Rusch, A., R. Chaplin-Kramer, M. M. Gardiner, V. Hawro, J. Holland, D. Landis, C. Thies, T. Tscharntke, W. W. Weisser, C. Winqvist, M. Woltz, and R. Bommarco. 2016. Agricultural landscape simplification reduces natural pest control: A quantitative synthesis. Agriculture, Ecosystems & Environment 221:198-204.
Numerous studies show that landscape simplification reduces abundance and diversity of natural enemies in agroecosystems, but its effect on natural pest control remains poorly quantified. Further, natural enemy impacts on pest populations have usually been estimated for a limited number of taxa and have not considered interactions among predator species. In a quantitative synthesis with data collected from several cropping systems in Europe and North America, we analyzed how the level and within-field spatial stability of natural pest control services was related to the simplification of the surrounding landscape. All studies used aphids as a model species and exclusion cages to measure aphid pest control. Landscape simplification was quantified by the proportion of cultivated land within a 1 km radius around each plot. We found a consistent negative effect of landscape simplification on the level of natural pest control, despite interactions among enemies. Average level of pest control was 46% lower in homogeneous landscapes dominated by cultivated land, as compared with more complex landscapes. Landscape simplification did not affect the amount of positive or negative interactions among ground-dwelling and vegetation-dwelling predators, or the within-field stability of pest control. Our synthesis demonstrates that agricultural intensification through landscape simplification has negative effects on the level of natural pest control with important implications for management to maintain and enhance ecosystem services in agricultural landscapes. Specifically, preserving and restoring semi-natural habitats emerges as a fundamental first step to maintain and enhance pest control services provided by predatory arthropods to agriculture.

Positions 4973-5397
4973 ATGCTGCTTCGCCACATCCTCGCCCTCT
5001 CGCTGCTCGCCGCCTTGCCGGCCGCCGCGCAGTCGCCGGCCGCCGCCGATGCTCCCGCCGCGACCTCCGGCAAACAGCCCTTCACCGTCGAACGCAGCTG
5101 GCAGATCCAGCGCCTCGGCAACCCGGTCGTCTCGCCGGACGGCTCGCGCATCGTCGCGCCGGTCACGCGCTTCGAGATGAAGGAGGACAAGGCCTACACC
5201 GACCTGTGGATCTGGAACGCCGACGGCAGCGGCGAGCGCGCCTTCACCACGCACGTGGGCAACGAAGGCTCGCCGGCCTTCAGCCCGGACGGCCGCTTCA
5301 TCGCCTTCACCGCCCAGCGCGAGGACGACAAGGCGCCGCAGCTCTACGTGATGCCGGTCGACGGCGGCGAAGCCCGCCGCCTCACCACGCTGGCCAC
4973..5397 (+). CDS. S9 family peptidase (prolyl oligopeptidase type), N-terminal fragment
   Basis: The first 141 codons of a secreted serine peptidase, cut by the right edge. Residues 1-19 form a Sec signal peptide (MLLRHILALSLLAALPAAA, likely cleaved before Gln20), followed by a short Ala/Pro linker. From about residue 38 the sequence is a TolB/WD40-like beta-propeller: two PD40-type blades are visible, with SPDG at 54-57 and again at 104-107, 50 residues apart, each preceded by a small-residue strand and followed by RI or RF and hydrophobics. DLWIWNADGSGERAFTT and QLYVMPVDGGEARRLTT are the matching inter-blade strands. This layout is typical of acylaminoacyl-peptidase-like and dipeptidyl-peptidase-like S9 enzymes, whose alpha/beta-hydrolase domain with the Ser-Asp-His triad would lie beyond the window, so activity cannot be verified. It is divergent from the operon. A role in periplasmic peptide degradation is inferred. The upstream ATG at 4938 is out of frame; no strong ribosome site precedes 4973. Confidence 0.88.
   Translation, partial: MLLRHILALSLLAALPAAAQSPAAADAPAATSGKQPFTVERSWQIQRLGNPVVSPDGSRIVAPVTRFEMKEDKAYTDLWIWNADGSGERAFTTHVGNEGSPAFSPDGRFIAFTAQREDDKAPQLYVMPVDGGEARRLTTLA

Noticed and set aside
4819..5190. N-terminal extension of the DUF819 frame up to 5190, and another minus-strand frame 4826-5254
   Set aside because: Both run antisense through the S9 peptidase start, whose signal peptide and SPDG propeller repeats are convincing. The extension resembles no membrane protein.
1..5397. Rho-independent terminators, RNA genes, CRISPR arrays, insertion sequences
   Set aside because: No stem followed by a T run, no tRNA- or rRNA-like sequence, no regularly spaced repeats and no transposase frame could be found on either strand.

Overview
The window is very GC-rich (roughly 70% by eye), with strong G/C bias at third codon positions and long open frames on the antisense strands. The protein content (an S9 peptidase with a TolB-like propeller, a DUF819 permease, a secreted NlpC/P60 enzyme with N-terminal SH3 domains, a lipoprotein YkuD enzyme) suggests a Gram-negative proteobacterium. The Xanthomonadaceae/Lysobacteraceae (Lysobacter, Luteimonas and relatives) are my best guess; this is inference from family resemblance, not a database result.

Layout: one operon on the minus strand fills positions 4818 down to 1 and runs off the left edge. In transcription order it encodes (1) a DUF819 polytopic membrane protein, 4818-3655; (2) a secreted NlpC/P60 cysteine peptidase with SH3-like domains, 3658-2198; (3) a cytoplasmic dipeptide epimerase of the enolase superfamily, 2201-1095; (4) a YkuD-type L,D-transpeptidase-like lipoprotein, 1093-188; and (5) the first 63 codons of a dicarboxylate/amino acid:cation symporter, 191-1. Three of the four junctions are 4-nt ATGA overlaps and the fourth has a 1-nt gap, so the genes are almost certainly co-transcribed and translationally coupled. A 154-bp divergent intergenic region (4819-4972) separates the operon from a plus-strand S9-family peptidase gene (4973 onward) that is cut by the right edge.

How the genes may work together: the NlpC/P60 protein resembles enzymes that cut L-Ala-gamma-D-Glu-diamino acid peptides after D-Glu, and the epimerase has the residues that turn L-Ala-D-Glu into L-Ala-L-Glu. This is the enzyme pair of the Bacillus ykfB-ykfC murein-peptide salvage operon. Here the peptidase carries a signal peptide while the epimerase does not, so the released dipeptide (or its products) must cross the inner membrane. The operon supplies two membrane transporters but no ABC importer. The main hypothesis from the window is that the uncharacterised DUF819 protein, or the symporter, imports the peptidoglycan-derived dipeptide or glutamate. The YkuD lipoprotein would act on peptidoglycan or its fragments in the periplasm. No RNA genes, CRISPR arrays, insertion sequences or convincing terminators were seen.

Associated Treatment Areas:
Regional or Synthesis
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